• Best test in a live animal: If this is the first suspected case of Johne’s disease in the herd, PCR on a fecal sample is the best test to confirm the disease. PCR is an “organism detection test” meaning it detects the DNA of the MAP bacteria in the feces. The PCR result is very accurate and a good indicator of the amount of MAP being shed in the feces (see Figure 2). If the PCR is positive, the first question to consider is “was this infected animal born and raised in this herd?” If the answer is yes, there are likely to be other infected animals in the herd. If no, spread within the herd may be limited.

  • The blood test (known as a “Serum ELISA”) is an “antibody detection test”. It is considered a good herd screening test for MAP antibodies and positive results can be confirmed with PCR. The fecal PCR will usually detect the disease earlier than the blood test.

  • 7-20-22 JohnesFigure2.jpg

Figure 2: Sample result from a Mycobacterium paratuberculosis real time PCR test for detection of the MAP organism (UKVDL)

Once a diagnosis of Johne’s Disease is made, what are the next steps? 

Once a diagnosis is made, the next steps depend on the type of beef operation involved. For registered herds selling seedstock, the goal should be to classify the herd as test-negative using fecal PCR to eradicate this disease once identified. Seedstock producers are often reluctant to test for Johne’s Disease for fear that a positive diagnosis will ruin their reputation. However, a seedstock herd’s reputation may be damaged much more severely by selling a MAP-infected animal to a customer when that animal is eventually diagnosed with Johne’s disease. Commercial operations, on the other hand, may opt to reduce the disease prevalence gradually through blood testing and herd management changes to clean up the environment, especially during calving.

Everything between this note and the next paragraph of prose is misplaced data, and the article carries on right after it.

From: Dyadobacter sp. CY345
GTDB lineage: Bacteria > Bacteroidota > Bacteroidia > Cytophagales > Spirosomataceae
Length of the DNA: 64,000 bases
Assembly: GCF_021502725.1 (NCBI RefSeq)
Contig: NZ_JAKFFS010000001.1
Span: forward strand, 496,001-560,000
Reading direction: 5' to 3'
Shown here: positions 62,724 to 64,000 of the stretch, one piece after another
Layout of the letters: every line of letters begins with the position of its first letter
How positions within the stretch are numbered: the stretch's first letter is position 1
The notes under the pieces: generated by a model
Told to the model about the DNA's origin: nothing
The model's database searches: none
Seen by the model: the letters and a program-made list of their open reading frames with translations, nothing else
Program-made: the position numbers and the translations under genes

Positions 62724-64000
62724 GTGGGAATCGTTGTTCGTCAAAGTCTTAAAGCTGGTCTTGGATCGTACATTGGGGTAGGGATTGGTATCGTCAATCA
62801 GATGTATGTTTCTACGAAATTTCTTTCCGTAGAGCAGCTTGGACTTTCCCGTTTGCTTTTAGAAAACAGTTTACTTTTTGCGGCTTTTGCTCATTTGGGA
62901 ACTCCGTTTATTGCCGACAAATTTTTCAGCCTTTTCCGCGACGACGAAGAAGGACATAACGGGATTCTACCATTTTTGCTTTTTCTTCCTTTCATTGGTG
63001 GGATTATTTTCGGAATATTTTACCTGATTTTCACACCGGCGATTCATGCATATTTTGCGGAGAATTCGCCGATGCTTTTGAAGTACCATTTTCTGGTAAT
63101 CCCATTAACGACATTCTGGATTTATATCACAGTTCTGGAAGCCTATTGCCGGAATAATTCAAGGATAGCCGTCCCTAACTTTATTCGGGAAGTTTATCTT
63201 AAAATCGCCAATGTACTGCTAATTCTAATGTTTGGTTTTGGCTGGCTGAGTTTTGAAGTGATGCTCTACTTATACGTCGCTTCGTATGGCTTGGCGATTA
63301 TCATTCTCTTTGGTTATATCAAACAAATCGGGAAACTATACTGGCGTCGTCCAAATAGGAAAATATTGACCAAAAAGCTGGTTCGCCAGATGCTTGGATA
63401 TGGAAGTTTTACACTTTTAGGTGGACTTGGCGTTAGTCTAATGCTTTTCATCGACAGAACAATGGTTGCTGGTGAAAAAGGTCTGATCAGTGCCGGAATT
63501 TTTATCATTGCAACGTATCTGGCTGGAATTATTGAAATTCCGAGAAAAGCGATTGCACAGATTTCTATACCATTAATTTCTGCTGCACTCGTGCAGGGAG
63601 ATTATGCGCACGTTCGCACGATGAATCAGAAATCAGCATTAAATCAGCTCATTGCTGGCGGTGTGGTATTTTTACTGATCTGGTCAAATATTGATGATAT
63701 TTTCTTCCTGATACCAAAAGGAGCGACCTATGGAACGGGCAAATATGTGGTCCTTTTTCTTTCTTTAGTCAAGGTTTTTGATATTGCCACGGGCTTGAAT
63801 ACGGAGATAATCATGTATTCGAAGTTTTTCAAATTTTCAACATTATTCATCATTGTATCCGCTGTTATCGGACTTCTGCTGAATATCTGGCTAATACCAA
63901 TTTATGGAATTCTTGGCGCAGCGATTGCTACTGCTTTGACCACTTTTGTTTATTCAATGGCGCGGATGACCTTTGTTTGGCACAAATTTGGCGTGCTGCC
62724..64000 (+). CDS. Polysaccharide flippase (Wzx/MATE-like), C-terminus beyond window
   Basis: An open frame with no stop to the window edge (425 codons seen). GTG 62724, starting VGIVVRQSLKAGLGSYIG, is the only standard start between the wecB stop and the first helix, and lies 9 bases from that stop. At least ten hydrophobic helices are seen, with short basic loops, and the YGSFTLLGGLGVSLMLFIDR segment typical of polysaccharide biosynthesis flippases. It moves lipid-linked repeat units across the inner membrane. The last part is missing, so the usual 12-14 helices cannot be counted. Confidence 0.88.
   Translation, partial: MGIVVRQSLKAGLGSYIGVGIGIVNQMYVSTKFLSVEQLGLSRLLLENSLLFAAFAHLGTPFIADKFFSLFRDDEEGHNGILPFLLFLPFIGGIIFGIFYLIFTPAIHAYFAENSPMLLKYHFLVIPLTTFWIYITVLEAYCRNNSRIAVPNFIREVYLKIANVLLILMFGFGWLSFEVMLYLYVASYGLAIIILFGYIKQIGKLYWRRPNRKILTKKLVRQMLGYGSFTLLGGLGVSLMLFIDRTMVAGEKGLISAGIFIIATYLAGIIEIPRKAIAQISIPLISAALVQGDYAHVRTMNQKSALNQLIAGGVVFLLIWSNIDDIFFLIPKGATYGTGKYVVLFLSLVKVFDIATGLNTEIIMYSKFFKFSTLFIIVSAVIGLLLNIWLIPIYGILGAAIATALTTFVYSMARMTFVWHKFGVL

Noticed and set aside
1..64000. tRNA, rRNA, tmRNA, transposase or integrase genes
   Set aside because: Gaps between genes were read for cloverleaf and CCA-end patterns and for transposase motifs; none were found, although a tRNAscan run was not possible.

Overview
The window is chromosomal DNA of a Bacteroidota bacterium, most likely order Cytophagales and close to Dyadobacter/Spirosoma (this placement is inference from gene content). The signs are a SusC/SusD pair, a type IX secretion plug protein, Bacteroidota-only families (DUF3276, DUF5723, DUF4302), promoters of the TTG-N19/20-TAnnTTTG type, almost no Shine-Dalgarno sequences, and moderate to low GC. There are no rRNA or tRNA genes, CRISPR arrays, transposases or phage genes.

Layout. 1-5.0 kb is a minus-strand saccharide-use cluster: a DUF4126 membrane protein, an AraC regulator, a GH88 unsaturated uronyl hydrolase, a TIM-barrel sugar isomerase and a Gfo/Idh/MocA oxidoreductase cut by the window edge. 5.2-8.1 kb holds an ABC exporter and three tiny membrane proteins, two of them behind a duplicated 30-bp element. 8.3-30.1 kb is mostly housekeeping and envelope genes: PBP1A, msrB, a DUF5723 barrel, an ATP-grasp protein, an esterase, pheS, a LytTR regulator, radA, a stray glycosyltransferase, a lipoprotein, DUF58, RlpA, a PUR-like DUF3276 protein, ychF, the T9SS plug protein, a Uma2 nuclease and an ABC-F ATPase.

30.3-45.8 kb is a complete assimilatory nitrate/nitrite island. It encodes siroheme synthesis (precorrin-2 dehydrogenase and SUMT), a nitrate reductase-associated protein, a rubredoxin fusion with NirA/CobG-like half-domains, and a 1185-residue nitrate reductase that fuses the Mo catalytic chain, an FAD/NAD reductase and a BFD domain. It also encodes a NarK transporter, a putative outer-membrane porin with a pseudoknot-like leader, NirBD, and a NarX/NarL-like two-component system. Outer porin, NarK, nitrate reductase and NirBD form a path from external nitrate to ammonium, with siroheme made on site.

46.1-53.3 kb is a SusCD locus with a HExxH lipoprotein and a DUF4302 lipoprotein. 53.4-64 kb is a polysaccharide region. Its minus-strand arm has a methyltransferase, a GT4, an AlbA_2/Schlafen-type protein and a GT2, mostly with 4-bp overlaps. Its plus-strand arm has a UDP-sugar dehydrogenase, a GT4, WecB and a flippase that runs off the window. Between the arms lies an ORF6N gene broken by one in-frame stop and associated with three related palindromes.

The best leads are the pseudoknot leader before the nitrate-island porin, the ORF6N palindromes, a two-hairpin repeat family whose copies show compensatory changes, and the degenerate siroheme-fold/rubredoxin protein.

After the goal is established, decisions on which animals to test and what test to use will depend on the answers to the following questions. What management changes will be made based on test results? Will positive animals be culled, or will test-positive and test-negative herds be established based on results? How much money will be allocated for testing? How quickly is progress needed towards goals? Remember that herd testing is performed on healthy animals over multiple years so decisions should be made in advance on how positive results will be handled. It takes at least 5 years of consistently following a written plan of action to control this disease. If no management changes will be instituted, then testing is a waste of time and money.

How does a producer avoid buying MAP-infected cattle?

It is not always easy because infected animals will often test negative when young and may not show a positive test result until they reach 3-5 years old.

The safest option is to have a “closed” herd with no purchased animals. If this is not possible, the next best option is to buy from low-risk herds with Johne’s test results on the adult herd available within the last year. Since low-risk beef herds are uncommon, a good rule of thumb is to purchase animals from as few different herds as possible and test all new animals prior to mixing with the home herd. Purchased animals should be tested at least 3 times (begin testing no younger than 2 years of age) before calling them “negative” or “low risk”. The number of cattle purchased is not as important as the number of herds these animals came from. Buying randomly sourced cattle from many different herds is a guarantee your herd will become MAP-infected at some point.

Where can someone learn more about Johne’s Disease? 

First and foremost, talk with your veterinarian about detection and prevention strategies tailored for your specific situation. The Johne’s Information Center at the University of Wisconsin maintains an excellent website full of information at https://johnes.org.

Source: University of Kentuckywhich is solely responsible for the information provided and is wholly owned by the source. Informa Business Media and all its subsidiaries are not responsible for any of the content contained in this information asset.